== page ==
Overcoming heroin addiction is always a challenge, regardless of how long or how frequently you have used the drug. Over time, researchers have discovered that taking specific medication approved by the FDA can reduce cravings for heroin and make it easier to stay clean.
Although these medications can be helpful in treating heroin addiction, it is important to always take them under the supervision of a trained medical professional.
Buprenorphine is an opioid partial agonist. When taken as directed, it produces effects similar to heroin and other opioids, but the effects are much weaker. In this way, it can be used to reduce withdrawal symptoms and heroin cravings.
In addition, buprenorphine is less likely to be misused than other medications, and it is less dangerous for patients in the event of an overdose.
Unlike methadone, which must be administered by a licensed substance abuse clinic, buprenorphine can be prescribed by physicians. It is often combined with naloxone to reduce the potential for misuse even further.
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The combination medication is usually administered as a sublingual tablet. The length of time you will need to use buprenorphine will depend on many factors, so treatment plans are typically tailored to the individual.
Possible side effects of buprenorphine include fever, irritability, insomnia, muscle aches, muscle cramps, cravings, nausea, vomiting, and constipation. Serious or bothersome side effects should be reported to your doctor right away.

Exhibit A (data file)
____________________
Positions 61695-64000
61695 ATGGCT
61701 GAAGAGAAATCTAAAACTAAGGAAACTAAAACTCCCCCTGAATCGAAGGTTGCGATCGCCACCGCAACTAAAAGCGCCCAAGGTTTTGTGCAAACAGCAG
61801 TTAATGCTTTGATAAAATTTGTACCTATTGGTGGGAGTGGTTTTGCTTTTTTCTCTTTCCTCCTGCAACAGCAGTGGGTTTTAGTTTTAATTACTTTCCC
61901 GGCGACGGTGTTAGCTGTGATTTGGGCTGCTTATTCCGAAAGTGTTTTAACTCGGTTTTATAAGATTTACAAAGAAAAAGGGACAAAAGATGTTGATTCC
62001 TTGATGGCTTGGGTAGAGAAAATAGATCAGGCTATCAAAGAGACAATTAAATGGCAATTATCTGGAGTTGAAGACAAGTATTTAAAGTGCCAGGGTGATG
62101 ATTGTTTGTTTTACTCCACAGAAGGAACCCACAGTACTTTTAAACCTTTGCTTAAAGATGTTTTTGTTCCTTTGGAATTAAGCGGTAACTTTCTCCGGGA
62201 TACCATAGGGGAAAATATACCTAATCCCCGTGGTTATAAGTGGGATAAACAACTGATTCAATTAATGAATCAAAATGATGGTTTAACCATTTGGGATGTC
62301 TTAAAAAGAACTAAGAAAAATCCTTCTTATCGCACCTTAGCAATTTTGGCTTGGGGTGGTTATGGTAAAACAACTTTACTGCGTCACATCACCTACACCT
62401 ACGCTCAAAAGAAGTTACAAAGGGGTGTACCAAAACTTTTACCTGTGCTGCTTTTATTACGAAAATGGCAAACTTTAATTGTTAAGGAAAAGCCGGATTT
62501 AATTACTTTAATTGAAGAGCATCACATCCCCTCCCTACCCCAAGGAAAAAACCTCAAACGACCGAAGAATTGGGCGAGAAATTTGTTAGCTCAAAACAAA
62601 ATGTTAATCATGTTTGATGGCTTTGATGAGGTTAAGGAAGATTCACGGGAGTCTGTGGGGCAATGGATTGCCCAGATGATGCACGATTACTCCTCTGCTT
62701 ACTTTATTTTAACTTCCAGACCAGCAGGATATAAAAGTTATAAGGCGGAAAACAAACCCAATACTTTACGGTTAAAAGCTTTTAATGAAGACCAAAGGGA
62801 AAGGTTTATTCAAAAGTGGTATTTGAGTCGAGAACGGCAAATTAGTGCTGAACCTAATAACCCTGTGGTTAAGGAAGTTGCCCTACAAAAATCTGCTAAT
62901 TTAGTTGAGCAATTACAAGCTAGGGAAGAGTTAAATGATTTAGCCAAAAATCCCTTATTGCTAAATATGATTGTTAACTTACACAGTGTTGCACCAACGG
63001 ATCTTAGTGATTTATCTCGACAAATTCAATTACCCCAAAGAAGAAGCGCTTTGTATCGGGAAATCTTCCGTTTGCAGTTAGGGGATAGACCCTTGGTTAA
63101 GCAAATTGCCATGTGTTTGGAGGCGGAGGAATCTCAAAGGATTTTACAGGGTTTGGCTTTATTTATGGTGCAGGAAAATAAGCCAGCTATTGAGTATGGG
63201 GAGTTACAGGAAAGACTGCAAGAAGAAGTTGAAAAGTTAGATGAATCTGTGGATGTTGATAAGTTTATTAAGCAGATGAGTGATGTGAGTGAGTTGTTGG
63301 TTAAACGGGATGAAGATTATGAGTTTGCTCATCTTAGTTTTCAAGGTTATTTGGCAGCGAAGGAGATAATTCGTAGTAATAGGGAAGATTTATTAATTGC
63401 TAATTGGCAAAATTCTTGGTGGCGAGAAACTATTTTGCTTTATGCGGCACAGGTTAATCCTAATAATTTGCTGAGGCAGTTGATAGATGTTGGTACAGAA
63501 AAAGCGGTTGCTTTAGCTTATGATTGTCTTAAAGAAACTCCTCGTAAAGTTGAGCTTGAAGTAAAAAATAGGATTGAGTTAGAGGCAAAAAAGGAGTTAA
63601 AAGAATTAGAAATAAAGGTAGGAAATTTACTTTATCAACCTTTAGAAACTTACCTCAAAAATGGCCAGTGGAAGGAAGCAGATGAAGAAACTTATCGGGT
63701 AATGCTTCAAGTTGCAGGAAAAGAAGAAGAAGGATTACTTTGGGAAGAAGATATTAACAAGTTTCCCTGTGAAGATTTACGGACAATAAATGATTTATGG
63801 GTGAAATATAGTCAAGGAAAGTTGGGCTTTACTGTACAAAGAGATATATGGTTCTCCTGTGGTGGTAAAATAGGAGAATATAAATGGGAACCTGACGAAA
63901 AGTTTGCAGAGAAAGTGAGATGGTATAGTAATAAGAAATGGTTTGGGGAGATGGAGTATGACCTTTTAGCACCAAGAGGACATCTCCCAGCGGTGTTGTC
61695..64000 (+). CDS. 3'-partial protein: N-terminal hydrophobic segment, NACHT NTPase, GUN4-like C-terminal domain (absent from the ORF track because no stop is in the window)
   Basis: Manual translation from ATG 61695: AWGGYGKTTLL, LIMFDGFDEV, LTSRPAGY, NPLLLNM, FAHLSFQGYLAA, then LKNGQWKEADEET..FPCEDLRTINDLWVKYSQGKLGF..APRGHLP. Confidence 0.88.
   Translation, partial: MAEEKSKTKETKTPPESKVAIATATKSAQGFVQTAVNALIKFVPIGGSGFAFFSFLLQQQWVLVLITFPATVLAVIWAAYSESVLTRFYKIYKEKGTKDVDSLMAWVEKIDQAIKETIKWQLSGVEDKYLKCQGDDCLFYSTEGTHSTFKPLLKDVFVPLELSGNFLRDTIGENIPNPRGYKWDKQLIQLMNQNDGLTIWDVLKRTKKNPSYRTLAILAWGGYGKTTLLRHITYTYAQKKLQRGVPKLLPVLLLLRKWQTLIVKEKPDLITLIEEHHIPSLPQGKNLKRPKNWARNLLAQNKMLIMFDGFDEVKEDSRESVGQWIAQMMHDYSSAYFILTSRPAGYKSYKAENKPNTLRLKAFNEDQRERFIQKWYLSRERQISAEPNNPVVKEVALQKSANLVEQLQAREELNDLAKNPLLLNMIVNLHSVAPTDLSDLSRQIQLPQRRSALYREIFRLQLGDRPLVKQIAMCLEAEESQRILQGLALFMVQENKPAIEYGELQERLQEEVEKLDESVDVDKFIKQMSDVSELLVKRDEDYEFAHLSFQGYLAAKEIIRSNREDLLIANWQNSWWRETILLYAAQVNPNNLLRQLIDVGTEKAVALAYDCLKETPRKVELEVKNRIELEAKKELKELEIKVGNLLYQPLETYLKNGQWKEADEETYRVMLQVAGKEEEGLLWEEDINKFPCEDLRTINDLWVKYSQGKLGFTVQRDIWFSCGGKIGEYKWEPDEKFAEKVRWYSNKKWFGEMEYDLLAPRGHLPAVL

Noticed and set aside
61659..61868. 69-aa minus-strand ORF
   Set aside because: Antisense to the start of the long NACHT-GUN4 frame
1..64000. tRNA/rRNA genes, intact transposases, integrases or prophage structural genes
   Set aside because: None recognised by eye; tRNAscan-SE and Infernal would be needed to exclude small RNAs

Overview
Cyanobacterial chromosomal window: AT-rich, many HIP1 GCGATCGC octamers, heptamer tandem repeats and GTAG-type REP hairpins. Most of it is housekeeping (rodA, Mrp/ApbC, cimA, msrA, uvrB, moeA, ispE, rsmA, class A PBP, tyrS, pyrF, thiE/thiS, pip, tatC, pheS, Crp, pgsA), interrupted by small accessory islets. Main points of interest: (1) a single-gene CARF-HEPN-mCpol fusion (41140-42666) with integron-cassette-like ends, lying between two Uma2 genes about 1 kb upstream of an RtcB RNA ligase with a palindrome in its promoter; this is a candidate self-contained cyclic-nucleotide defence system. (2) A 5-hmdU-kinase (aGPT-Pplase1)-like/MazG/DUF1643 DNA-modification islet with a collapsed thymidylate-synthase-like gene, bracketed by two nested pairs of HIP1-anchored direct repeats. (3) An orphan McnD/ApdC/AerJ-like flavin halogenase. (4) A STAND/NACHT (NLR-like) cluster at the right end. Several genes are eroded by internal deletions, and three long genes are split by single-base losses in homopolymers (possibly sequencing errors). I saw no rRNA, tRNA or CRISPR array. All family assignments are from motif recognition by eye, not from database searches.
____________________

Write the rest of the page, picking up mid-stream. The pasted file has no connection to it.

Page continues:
Methadone is an opioid that reduces withdrawal symptoms and cravings in patients who have addictions to heroin. Methadone can also block the effects of other opioids.
However, unlike heroin and some other opioids, methadone does not produce a “high,” making it less likely to be abused. Nonetheless, it is important to note that methadone can be addictive for some people, especially if it isn’t used in accordance with your doctor’s instructions.
Methadone is available in several different forms, including diskettes, tablets, powders and liquids. It is typically taken one time each day. In most cases, treatment with methadone will continue for at least 12 months.
Possible side effects of methadone use include trouble breathing, fast heartbeat, hallucinations, chest pain, confusion and hives. Some of these side effects may be serious, so any side effects should be reported immediately.
Naltrexone is different from methadone and buprenorphine in that it does not activate opioid receptors. Instead, it blocks them, which prevents opioids like heroin from being able to produce their typical pleasant effects.
Naltrexone is used to reduce heroin cravings and prevent positive reinforcement in the event of a relapse, as you won’t be able to get “high.”
Because it doesn’t produce a high, naltrexone does not have a potential for abuse. It is available in the form of a pill or an injectable.
Naltrexone may cause side effects for some patients including joint pain, muscle pain, fatigue, sleep disturbances, nervousness, headache, diarrhea, nausea, or vomiting. In rare cases, naltrexone may cause liver injury and/or an allergic reaction.
Medications Are Combined With Other Treatment Options
Although the medications above can help you stay clean, they are not the only treatments available for patients with heroin addiction. In fact, research shows that using these medications in combination with other treatment options may improve outcomes considerably.
Both inpatient and outpatient treatment programs are available for patients addicted to heroin. In addition to medication, these programs may offer behavioral therapy, counseling, support group meetings, recreation, alternative therapies, and more.
Heroin Treatment At Turning Point
At Turning Point, we understand that every patient’s experience with heroin addiction is unique. We tailor all of our treatment programs to meet the needs of each patient who comes to our facility for care.
If you trust our team with your treatment, we will review your case carefully to determine which medication, if any, is right for you. To learn more about medication-assisted treatment or our other heroin addiction treatment options, please contact Turning Point today.